Friday, August 25, 2017

Unlearning what I've learned

  I'm pretty much a self-taught artist. Sometimes that means reinventing the wheel, and "figuring out" something that any teacher could have told me on day one. Still, I kind of like not knowing what the "you can't"s are. When I first started playing with beads, I was a rugweaver. Peyote stitch, which is often the first stitch people learn, seemed to me to be a way to make complex flat designs  I wasn't interested because I figured if I wanted to make a complex flat design I'd weave a rug. I wanted to do 3D stuff. Much later I learned about all the cool 3D things you can do with peyote ( like the contemporary geometric beadwork people do), but by then I was a long way down another path, and I still don't know peyote.
   I started out by reading an article in Ornament Magazine about David Chatt. I saw all the cool geometric things he was doing with right angle weave (RAW) and knew that was where I wanted to go. I got Valerie Hector's book, and from that learned to build a cube, a dodecahedron ( she calls it a Plato bead, and it
was a while before I knew that that was because it's a Platonic solid), and a truncated icosahedron ( Archimedes bead--same explanation).  That was pretty much it for my education, except for  the cool stuff I picked up from the beaded molecules blog.  Mostly I just played and learned
   This is a pretty long introduction to where I'm going here.  I started out, as most beaders do, using seed beads.  But as I got further into the geometry, I found that longer beads showed off the geometry better, and ended up using metal tubes.  I found that circles of 4, 5, 6 and even more beads worked great when using either seed beads or round stone beads. I didn't much like circles of 3 round beads because so much thread showed, although I used those on occasion. On the other hand, with tubes, just the opposite was true--triangles, which is what "circles" of 3 tubes became-- were great because a triangle is inherently rigid, but any larger circle was floppy and didn't maintain its shape. That meant no RAW with tube beads.  The first picture is a floppy necklace done in RAW with tube beads.
   Then I discovered that if I used a stiff thread, like monofilament nylon, it reduced the floppiness a lot. The shape still moved, and you couldn't build really complex structures, but for simple cubic RAW I liked it.  In particular I liked the way a piece could move, while still holding its shape.  Picture 2 shows one of these necklaces.
    But a couple of days ago, I was at the crafthaus website ( and that first picture scrolled by in the photo section. I hadn't looked at it in a long time, and I found I rather liked  the uber-floppiness of it.  It was on old picture from back when I was using oxidized copper tubes instead of the ox-silver ones I use now. And the copper tubes had a thicker wall which didn't leave room for several passes of monofilament, so I always used fireline. You can see that in the narrower parts of the necklace, toward the back, I used  a triangle cross-section for stiffness, and I still do that in my newer necklaces like picture 2. But I may have to do some more playing around with the  softer version of these necklaces.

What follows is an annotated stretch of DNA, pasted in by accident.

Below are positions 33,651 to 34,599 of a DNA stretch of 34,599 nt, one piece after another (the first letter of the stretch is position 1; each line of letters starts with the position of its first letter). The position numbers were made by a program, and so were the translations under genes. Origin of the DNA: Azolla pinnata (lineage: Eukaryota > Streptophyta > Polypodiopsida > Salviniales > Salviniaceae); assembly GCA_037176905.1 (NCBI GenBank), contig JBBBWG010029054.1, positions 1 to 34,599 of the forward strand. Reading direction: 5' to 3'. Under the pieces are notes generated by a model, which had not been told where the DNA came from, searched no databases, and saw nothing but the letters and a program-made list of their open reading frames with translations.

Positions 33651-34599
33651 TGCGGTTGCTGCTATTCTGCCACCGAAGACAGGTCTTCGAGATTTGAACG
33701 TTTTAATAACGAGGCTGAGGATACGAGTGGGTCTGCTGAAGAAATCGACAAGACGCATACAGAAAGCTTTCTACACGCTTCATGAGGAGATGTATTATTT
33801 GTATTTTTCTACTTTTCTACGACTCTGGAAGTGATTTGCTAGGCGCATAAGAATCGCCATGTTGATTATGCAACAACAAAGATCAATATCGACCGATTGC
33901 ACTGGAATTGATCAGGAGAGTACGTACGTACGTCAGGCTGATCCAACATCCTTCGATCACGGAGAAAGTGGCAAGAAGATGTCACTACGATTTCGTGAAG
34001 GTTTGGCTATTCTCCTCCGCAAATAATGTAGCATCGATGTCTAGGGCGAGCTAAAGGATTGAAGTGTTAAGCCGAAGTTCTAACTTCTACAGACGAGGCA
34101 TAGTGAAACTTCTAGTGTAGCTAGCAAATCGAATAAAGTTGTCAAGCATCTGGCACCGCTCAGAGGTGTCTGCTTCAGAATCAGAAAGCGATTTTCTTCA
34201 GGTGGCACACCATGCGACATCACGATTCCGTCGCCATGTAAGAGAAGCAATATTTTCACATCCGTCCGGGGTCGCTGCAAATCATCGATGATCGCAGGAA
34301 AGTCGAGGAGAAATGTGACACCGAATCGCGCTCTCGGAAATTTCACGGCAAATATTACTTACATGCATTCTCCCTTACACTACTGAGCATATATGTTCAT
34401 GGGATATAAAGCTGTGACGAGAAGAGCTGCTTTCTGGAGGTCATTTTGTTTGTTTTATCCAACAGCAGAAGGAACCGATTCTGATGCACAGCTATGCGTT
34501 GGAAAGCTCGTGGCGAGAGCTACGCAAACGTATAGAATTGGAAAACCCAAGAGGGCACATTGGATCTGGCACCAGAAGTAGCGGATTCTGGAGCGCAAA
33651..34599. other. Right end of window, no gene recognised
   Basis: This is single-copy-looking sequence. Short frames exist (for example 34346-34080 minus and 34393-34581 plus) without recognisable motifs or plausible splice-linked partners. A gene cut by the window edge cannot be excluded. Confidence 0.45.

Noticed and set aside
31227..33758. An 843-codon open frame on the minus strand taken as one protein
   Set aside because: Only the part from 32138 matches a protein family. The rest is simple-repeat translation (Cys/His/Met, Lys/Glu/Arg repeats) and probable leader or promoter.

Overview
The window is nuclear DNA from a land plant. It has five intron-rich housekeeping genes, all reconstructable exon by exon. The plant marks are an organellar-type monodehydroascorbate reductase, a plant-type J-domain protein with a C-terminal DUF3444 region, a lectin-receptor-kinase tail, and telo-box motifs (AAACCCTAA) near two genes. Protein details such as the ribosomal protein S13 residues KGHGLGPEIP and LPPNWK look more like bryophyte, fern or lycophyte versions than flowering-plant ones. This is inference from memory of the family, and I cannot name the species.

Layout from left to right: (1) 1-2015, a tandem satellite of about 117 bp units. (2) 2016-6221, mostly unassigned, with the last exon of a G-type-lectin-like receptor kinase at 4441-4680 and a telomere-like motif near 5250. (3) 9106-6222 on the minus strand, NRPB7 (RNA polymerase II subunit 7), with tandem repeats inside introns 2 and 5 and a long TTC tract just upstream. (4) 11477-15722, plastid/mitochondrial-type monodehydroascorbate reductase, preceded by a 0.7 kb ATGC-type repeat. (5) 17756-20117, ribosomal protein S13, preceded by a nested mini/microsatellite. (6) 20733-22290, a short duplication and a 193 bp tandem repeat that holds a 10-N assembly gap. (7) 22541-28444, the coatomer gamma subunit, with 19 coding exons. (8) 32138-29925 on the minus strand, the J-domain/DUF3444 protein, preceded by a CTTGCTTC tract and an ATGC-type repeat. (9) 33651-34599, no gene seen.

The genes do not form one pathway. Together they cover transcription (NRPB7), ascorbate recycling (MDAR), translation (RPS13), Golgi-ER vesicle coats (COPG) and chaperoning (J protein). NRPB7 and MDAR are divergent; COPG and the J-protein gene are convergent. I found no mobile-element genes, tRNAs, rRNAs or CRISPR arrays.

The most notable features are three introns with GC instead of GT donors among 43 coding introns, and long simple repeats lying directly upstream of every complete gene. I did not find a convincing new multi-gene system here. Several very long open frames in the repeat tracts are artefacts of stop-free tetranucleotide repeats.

Wednesday, August 16, 2017


I'm having fun with bracelets just now.  I haven't done as much with them as I probably should have in the past for several reasons.  First of all, I don't tend to wear bracelets myself, which is probably not a good reason, but I like to wear my jewelry, and bracelets just seem to get in the way too much (and I have to admit that the 3-D-ness of my pieces tends to make them get in the way more than some other bracelets would). Second, I'm often working with repeating modules, and they tend to be big ones.  If your unit is 1" long, 
adding an extra unit or 2 will make a moderate change in a necklace but it will make a bracelet completely unwearable.  Half an inch is a big change in the length of a bracelet.
  Third reason--clasps.  I hadn't found a clasp I really liked.  I've made quite a few bracelets without a clasp, but in order not to fall off it has to be pretty tight going over your wrist to get it on, and that's a worry.  Lots of people who do work that feels similar to mine make bracelets without clasps (I'm thinking, as an example, of one of my favorite jewelry artists, Donna D'Aquino) but they're
building their structures out of soldered wire, so the strain is borne by metal.  In mine the strain is on the thread that holds the tubes together, and at some point that will be a problem.  I fix them, of course, if anything breaks, but I don't like it.
But just lately I found a clasp from Halstead Bead that I really like.  It's clean, geometric, slides right over one of my tubes and only adds about half and inch to the piece. I also found that If my "units" are based on 20mm beads, then 10 of them plus a clasp is a pretty good size.  So now I'm making bracelets.
The first one is just in here because I like it.  I'm not sure if pearls on leather cords is a big thing everywhere or just around here, but everyone has them here and I've gotten tired of them.  But those same bit hole pearls will also fit over my tubes (1.5mm diameter) and I like that use of them.  So just a simple structure  with tubes of 20 mm (on average) on the inside and longer ones on the outside.
The 2nd and 3rd bracelets come back to the issue or regular repeating designs versus irregular ones.  They're basically the same bracelet, only in one case the hexagon shapes ( actually each is made of 6 tets sharing a central hub tube) are identical and in the other they're all different.  I think I like the irregular one better, but they both seem to work.